Brothers in Arms: Hell's Highway

Hunkering down for victory

Getting my hands on a not-quite complete version of the new Brothers in Arms game - a sorely underrated and oft-neglected tactical FPS series - has been one of the most refreshing and galvanising experiences so far this year.

It feels great to be reminded of how dependably excellent Gearbox's take on the World War II shooter is, and it has left me keen to retread Hell's Highway at release.
The reason for this burst of enthusiasm seems to be down to the fact that so few developers have tried to mimic what Gearbox have done. Indeed, the BiA series has kept a relatively low profile since the first release in 2005, and I'm almost glad of that. Brothers in Arms' way of doing things is a pleasant surprise every time I revisit it. Gears of War might have used hard cover and teamwork, but the subtle-yet-intense blend of small-arms tactics and perpetual flanking manoeuvres keep the BiA games in a theatre of their own.


What's more, this is the true sequel to the original, which continues the Matt Baker storyline, rather than the offshoot of the second game. Now we'll get to see what becomes of the scar-jawed hero in the savage fighting that followed Operation Market Garden.

So it's fortunate for my temper that the really-rather-realistic formula hasn't been tampered with for this latest game, and you remain in charge of two fire teams as you make your way across the various environments that the game delivers. The improvements, however, are spilling out of every pixel. The most obvious is the Unreal 3.0 engine and the rendering of farms, towns, and villages that you are fighting your way through. They're wondrously detailed, and the violence suitably visceral. Only the weird focus-blur effect really seemed to get in the way of the game looking as good as any WWII game has looked to date.

Gearbox evidently understand both the necessity for grabbing us by the eyeballs, and the practical process of making levels that are surprising and fun. The opening sections of Hell's Highway throw a huge array of challenges at your small team: the escalation from killing a couple of German patrols, up to tooth-and-nail urban combat against mechanised infantry is shockingly fast. If the entire game is able to keep up this kind of pace then we are indeed in for a special thrill.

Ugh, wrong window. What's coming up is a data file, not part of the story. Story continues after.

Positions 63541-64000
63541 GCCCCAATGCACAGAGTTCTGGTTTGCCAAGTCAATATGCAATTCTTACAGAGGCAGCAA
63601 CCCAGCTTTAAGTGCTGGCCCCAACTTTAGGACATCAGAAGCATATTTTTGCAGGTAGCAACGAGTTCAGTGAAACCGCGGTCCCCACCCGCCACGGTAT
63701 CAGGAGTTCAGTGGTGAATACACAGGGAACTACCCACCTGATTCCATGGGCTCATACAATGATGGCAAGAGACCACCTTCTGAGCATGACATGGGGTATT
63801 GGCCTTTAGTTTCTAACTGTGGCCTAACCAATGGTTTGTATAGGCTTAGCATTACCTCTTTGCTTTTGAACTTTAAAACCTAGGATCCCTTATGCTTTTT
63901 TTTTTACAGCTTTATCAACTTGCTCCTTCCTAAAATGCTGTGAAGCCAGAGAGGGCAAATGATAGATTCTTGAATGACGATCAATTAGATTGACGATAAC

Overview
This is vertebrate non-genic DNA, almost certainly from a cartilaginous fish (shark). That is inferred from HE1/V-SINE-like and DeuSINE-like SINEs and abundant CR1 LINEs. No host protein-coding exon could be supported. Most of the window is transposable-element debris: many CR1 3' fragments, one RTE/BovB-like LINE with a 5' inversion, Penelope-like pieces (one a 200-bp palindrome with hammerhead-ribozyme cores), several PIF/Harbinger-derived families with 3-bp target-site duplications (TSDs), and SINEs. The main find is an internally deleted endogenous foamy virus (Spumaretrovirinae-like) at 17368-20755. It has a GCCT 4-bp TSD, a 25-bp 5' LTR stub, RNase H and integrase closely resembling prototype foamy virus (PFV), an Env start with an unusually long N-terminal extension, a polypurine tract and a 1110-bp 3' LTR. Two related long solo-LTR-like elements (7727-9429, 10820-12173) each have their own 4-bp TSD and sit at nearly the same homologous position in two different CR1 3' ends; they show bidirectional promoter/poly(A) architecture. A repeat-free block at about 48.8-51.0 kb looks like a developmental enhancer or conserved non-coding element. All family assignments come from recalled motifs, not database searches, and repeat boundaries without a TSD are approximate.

Your team-mates and adversaries are much improved too, with far better death-avoidance and path-finding, which allows them to side-step death both when you do something too clever, or something too stupid. They're a little more realistic too - your hiding chums will whisper to each other behind cover, rather than give away their position. It's subtle stuff, but it really makes a difference to the fidelity of your disbelief-suspension.


On a more practical basis, the game finally has a useful map. This time it pauses the game and lets you look over a clear top-down hand-drawn map, which shows where the objectives are, where the scouted enemy positions are, and where your chums are. It's really useful - y'know, exactly like the previous weird zoom-map thing wasn't.

Perhaps what's most exciting, however, is that you'll be able to play through the campaign mode co-operatively. Our fondness for playing a game with a chum is well documented, but the skirmish missions in previous Brothers in Arms title, Earned in Blood, were some of the best co-op experiences we've had in years. The notion of playing through an entire linked game of a dozen or so missions - rather than a handful of isolated skirmishes - fills us with a special kind of brotherly joy. It looks like it'll be just like Gears Of War, only without the incredible musculature.

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